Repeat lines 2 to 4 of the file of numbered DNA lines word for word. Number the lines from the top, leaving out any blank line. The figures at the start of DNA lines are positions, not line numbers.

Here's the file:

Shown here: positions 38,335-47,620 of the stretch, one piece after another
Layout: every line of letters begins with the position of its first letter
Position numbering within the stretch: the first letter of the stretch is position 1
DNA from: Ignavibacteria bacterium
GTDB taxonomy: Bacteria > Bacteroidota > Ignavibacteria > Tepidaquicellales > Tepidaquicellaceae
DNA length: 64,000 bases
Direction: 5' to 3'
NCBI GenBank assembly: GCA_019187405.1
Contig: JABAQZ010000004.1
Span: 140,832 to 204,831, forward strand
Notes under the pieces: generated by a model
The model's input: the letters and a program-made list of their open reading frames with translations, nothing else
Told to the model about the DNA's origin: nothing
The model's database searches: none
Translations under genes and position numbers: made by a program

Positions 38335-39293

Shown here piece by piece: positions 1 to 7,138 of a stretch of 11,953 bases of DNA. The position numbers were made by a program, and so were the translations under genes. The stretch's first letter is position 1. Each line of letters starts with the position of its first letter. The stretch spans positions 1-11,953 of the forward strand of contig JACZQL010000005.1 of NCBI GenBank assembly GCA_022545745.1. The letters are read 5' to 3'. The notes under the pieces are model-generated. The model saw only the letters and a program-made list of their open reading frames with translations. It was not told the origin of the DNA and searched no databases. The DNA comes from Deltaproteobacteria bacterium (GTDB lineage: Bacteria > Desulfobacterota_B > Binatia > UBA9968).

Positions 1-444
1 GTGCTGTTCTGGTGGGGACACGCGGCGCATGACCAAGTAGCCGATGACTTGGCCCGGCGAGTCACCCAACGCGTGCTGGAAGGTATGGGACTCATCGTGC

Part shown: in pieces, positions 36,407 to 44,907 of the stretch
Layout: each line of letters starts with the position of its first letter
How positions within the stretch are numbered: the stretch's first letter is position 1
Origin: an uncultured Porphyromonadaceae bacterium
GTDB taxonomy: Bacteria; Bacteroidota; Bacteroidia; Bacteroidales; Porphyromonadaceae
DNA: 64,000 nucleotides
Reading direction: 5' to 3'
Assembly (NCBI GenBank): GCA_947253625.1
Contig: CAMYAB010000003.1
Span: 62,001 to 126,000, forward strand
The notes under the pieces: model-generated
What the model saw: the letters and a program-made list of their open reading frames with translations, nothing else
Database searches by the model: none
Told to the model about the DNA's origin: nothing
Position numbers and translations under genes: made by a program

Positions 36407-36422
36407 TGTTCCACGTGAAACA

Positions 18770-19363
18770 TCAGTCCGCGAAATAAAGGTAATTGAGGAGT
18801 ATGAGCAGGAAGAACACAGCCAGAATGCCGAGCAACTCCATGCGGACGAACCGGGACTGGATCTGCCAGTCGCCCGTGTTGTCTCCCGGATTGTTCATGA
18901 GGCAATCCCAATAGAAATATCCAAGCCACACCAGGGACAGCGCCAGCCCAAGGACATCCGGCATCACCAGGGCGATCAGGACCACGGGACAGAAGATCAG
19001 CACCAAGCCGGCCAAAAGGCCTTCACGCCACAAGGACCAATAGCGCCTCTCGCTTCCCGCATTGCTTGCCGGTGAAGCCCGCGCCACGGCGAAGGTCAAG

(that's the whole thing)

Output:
Layout: every line of letters begins with the position of its first letter
Position numbering within the stretch: the first letter of the stretch is position 1
DNA from: Ignavibacteria bacterium